A Monster Calls
It’s a shame that the wide release of A Monster Calls was held until after the new year, when most schools are back from winter break. While it’s stronger stuff than elementary school kids are likely ready for, this is a movie aimed at younger teens that actually respects them for their abilities to handle ambiguity and nuance, just as the novel by screenwriter Patrick Ness did.
On the surface, it functions as a relatively straightforward use of fantasy to get at feelings that are difficult to grapple with directly. Conor O’Malley (Lewis MacDougall) is around thirteen years old — no longer a child, but not yet a man — when his mother, Lizzie (Felicity Jones), gets sick. His father (Tony Kebbell) is estranged from them, living in Los Angeles.
And then, one night, comes the monster. The ancient yew (voiced by Liam Neeson) from the graveyard near Conor’s house lifts itself from the ground and walks over to his window. It tells him that it will relate three stories, and then Conor must tell it the fourth one, his own.
But the stories that it tells — two of them gorgeously animated — are not the ones we expect. They start out as usual, for fairy tales, but somewhere along the way the neat morals go awry. The young woman who married the king is a witch, but she didn’t cause his illness, and the prince who charges against her is hardly a noble avenger. The old man is nasty and greedy, but also can save many lives with his herbalist’s skills. People are complicated, and cannot be sorted into easy “good” and “bad” labels.
Which, to be honest, is more emotional maturity than about 95% of movies out there aimed at any age. The whole culture is aimed as reinforcing an attitude of “my tribe is good; your tribe is bad” and then lining everything else up along that axis. We start to believe that it really is easy to judge moral worth, in others and in ourselves. A single sin casts someone out as an Enemy of the Cause.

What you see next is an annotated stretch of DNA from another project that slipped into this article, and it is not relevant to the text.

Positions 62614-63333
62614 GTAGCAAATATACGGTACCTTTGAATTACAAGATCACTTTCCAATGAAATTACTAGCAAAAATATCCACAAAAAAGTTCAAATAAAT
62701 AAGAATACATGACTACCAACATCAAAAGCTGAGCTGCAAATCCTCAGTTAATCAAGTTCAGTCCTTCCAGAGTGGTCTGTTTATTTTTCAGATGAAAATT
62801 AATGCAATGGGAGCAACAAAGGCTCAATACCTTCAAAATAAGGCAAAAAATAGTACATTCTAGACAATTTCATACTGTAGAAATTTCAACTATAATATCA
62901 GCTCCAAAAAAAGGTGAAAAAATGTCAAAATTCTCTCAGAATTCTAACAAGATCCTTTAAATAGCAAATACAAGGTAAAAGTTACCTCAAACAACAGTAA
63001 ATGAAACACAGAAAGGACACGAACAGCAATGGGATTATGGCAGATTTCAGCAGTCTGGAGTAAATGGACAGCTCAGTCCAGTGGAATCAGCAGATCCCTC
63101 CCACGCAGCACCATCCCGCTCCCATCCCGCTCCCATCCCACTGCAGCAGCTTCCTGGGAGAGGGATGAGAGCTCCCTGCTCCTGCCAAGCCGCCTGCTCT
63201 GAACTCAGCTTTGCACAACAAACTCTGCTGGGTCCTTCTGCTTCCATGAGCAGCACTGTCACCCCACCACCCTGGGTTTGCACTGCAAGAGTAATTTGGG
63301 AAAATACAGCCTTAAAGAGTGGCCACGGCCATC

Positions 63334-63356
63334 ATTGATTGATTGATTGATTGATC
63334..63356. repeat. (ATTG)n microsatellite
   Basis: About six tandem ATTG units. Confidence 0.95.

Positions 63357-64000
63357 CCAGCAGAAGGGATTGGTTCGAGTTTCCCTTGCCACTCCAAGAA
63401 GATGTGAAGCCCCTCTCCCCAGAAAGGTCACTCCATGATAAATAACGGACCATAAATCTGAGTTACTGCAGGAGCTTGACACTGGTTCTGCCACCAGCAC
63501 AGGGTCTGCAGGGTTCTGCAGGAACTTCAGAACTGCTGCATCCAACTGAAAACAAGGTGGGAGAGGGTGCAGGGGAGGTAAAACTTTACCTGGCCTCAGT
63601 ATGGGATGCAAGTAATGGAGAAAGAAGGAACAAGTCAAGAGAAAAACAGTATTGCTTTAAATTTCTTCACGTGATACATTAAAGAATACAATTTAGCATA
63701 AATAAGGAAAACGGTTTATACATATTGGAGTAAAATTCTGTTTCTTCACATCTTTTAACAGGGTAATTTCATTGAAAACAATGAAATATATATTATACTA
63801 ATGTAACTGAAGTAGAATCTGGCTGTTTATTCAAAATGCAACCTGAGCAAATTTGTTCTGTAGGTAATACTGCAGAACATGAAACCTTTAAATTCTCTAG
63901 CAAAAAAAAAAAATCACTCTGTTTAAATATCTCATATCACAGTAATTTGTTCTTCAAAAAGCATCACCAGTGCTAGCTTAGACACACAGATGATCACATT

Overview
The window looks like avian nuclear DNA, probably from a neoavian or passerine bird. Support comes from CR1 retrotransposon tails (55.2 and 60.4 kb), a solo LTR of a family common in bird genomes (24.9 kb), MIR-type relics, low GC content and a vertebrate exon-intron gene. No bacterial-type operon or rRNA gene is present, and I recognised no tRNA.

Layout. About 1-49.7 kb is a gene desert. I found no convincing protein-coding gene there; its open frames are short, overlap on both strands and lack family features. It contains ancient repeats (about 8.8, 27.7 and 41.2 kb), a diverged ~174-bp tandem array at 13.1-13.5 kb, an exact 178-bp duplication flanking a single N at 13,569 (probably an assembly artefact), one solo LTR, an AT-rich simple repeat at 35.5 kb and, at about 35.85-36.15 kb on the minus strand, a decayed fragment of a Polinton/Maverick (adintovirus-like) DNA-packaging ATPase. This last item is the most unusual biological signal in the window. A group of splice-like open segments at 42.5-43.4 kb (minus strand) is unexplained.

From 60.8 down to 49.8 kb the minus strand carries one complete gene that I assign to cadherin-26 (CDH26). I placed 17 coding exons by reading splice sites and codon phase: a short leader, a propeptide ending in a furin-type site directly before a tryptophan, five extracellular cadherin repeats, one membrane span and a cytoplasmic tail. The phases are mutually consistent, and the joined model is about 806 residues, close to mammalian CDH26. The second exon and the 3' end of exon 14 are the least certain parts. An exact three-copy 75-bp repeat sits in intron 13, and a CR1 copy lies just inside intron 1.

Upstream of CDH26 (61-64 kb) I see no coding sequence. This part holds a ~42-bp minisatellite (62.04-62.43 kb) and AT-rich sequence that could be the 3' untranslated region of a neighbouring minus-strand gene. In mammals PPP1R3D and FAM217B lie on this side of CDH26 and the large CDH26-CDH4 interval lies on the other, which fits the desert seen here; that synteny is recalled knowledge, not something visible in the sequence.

A Monster Calls lives in the in-between spaces. Conor is stuck between childhood and adulthood. His mother is suspended between life and death. The characters in the stories are somewhere between good and evil. Director J.A. Bayona shoots scene after scene through doorways and windows, caught between one place and another. The film refuses to resolve anything neatly.
It is, instead, that most valuable thing to a young person stuck in-between: a grownup who will take you seriously, look you in the eye, and tell you the truth. And the truth is that sometimes things are complicated, and there are no easy answers. The truth is that people are complicated, and there are no simple good-or-bad judgements. The truth is that life is complicated, and you’re complicated, and it’s okay if you don’t understand it all right away because nobody understands is, and we’re all pretty much trying to do the best we can.
Worth It: yes.
Bechdel-Wallace Test: pass.